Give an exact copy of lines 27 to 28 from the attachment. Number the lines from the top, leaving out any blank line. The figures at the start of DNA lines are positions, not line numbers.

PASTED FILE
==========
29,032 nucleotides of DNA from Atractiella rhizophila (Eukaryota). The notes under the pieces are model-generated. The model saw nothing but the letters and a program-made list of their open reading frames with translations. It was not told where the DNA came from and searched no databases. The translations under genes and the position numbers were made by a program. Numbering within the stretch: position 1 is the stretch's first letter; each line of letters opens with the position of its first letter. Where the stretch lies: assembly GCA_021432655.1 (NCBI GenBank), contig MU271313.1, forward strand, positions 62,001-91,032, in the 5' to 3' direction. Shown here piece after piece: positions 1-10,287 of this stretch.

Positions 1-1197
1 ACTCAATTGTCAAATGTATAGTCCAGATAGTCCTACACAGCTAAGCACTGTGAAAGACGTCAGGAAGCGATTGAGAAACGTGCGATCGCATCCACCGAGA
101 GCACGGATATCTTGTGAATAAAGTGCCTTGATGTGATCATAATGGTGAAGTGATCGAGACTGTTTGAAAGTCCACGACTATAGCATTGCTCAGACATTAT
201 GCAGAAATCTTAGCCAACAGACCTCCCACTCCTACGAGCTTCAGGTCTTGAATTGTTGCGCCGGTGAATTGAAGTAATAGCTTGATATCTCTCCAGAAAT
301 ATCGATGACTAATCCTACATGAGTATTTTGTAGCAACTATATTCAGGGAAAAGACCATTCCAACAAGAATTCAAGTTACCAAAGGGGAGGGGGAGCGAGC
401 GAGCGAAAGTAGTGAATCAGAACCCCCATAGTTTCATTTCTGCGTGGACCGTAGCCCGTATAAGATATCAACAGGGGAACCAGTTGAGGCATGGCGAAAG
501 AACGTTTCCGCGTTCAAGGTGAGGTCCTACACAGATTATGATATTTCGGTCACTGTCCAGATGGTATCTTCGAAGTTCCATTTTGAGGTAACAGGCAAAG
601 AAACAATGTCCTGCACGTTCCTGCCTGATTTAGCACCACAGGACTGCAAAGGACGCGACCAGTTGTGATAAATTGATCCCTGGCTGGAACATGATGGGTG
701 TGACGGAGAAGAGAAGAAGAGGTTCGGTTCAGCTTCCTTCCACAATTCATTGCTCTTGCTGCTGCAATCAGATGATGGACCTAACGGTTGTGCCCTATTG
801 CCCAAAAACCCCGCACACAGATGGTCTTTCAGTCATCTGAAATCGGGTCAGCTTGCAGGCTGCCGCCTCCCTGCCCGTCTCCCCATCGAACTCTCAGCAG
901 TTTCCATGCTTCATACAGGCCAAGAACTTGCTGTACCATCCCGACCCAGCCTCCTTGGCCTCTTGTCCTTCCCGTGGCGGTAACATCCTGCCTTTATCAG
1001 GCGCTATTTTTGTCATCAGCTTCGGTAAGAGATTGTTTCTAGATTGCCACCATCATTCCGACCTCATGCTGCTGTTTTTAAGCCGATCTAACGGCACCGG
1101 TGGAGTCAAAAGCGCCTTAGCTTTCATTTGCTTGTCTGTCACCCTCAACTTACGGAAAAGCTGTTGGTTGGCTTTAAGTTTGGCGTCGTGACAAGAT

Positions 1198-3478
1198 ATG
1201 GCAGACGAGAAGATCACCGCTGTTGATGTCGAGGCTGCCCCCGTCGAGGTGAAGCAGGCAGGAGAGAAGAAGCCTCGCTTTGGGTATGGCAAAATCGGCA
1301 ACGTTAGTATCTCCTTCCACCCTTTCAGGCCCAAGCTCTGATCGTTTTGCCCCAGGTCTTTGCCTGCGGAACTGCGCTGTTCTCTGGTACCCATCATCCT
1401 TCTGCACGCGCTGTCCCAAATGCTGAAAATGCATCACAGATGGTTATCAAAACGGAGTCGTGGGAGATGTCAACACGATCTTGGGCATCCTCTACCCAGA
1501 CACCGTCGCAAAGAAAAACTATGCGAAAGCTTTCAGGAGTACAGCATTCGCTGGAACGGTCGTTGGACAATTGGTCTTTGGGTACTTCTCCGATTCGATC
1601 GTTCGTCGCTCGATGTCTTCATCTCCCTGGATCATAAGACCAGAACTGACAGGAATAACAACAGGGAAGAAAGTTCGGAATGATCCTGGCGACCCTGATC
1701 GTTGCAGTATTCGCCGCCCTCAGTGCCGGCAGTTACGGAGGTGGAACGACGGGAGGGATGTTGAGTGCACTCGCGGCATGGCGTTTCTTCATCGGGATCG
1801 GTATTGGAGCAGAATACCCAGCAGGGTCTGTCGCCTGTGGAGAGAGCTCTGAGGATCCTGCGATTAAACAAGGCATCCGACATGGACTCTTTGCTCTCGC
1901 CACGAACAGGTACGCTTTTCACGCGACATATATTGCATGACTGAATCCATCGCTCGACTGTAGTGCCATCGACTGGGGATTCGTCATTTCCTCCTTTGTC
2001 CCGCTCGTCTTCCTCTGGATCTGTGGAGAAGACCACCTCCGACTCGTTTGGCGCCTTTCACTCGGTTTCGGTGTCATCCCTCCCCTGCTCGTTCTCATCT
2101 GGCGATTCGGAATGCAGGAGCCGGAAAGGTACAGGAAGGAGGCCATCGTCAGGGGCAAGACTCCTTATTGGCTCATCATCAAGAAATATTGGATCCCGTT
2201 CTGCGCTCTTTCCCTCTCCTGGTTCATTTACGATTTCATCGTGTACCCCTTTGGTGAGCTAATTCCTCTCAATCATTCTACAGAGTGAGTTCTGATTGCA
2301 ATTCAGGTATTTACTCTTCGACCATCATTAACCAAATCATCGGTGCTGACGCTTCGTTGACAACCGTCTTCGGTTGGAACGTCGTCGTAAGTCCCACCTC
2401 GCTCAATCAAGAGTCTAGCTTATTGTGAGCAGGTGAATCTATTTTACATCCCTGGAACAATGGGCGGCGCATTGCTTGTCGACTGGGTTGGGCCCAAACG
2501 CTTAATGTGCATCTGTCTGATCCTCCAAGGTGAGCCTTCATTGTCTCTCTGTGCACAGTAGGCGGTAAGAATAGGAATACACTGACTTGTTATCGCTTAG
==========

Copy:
2201 CTGCGCTCTTTCCCTCTCCTGGTTCATTTACGATTTCATCGTGTACCCCTTTGGTGAGCTAATTCCTCTCAATCATTCTACAGAGTGAGTTCTGATTGCA
2301 ATTCAGGTATTTACTCTTCGACCATCATTAACCAAATCATCGGTGCTGACGCTTCGTTGACAACCGTCTTCGGTTGGAACGTCGTCGTAAGTCCCACCTC